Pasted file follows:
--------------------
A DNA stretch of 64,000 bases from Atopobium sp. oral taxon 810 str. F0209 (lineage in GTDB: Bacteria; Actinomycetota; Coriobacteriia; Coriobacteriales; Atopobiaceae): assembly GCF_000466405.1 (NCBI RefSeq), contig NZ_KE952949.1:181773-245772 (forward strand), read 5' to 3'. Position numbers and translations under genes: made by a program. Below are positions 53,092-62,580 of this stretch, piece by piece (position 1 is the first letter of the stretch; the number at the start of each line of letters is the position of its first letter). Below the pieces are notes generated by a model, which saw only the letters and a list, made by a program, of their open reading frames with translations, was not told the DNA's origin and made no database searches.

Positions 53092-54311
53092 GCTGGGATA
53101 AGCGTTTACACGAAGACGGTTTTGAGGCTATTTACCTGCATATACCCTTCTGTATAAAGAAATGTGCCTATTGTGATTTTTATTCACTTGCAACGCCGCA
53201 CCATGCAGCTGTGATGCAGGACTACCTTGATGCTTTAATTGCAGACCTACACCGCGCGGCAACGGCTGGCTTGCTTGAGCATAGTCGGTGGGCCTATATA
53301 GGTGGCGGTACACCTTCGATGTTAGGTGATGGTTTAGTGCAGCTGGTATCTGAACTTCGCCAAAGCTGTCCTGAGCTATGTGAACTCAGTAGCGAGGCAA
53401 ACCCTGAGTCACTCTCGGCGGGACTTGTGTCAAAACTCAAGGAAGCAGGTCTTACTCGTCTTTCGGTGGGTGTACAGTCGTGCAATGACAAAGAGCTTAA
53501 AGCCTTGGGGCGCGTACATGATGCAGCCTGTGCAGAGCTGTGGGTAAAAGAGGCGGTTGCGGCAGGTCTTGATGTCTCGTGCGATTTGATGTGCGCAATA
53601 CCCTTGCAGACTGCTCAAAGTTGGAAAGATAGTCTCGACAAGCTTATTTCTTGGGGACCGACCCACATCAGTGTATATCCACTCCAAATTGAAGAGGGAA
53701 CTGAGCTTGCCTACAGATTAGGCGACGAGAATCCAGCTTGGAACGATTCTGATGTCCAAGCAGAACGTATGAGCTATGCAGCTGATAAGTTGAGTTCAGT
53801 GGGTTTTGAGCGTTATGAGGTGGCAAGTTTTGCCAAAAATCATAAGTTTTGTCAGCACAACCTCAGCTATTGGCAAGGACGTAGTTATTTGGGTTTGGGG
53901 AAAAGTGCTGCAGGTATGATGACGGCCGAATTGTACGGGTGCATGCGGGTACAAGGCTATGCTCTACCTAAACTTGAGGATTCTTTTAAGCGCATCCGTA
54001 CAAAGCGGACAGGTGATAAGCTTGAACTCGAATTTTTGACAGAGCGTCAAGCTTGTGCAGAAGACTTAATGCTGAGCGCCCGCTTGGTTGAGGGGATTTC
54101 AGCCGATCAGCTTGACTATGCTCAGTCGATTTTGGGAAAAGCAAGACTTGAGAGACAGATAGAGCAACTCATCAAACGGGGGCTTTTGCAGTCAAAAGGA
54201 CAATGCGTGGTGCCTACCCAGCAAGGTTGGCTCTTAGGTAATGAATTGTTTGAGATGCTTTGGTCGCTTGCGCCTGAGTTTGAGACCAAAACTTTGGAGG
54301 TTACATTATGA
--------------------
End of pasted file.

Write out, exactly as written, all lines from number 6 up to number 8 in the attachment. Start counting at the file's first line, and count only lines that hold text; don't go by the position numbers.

53301 GGTGGCGGTACACCTTCGATGTTAGGTGATGGTTTAGTGCAGCTGGTATCTGAACTTCGCCAAAGCTGTCCTGAGCTATGTGAACTCAGTAGCGAGGCAA
53401 ACCCTGAGTCACTCTCGGCGGGACTTGTGTCAAAACTCAAGGAAGCAGGTCTTACTCGTCTTTCGGTGGGTGTACAGTCGTGCAATGACAAAGAGCTTAA
53501 AGCCTTGGGGCGCGTACATGATGCAGCCTGTGCAGAGCTGTGGGTAAAAGAGGCGGTTGCGGCAGGTCTTGATGTCTCGTGCGATTTGATGTGCGCAATA